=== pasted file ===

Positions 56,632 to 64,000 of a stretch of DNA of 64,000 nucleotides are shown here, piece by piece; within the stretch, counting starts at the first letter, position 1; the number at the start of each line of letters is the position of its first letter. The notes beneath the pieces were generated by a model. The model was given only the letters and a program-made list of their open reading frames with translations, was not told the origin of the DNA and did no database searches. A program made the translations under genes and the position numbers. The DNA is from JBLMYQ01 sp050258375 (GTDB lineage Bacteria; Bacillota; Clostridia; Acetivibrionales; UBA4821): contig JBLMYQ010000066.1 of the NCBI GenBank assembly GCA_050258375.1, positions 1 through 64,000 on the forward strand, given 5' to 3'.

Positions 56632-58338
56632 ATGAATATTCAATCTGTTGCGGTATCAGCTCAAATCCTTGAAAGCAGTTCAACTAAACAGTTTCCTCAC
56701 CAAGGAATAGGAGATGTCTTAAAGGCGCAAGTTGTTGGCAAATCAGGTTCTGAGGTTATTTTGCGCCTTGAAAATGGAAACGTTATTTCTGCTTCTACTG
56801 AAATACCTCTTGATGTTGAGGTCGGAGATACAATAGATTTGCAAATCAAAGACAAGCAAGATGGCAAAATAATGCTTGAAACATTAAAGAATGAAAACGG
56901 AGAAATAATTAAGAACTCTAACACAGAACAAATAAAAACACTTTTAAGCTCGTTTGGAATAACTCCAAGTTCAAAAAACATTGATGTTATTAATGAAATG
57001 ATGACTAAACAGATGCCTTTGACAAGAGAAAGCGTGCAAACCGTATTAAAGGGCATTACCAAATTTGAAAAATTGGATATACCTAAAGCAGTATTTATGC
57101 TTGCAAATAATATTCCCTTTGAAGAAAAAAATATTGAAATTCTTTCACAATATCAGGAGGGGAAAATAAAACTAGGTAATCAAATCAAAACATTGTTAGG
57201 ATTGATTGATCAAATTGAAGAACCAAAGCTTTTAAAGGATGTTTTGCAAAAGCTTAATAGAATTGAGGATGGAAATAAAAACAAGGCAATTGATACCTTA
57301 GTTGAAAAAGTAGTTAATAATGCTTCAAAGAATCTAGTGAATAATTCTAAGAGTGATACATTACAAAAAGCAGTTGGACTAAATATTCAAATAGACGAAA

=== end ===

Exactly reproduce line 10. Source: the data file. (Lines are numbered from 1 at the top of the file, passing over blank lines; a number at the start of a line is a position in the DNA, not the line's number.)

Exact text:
57301 GTTGAAAAAGTAGTTAATAATGCTTCAAAGAATCTAGTGAATAATTCTAAGAGTGATACATTACAAAAAGCAGTTGGACTAAATATTCAAATAGACGAAA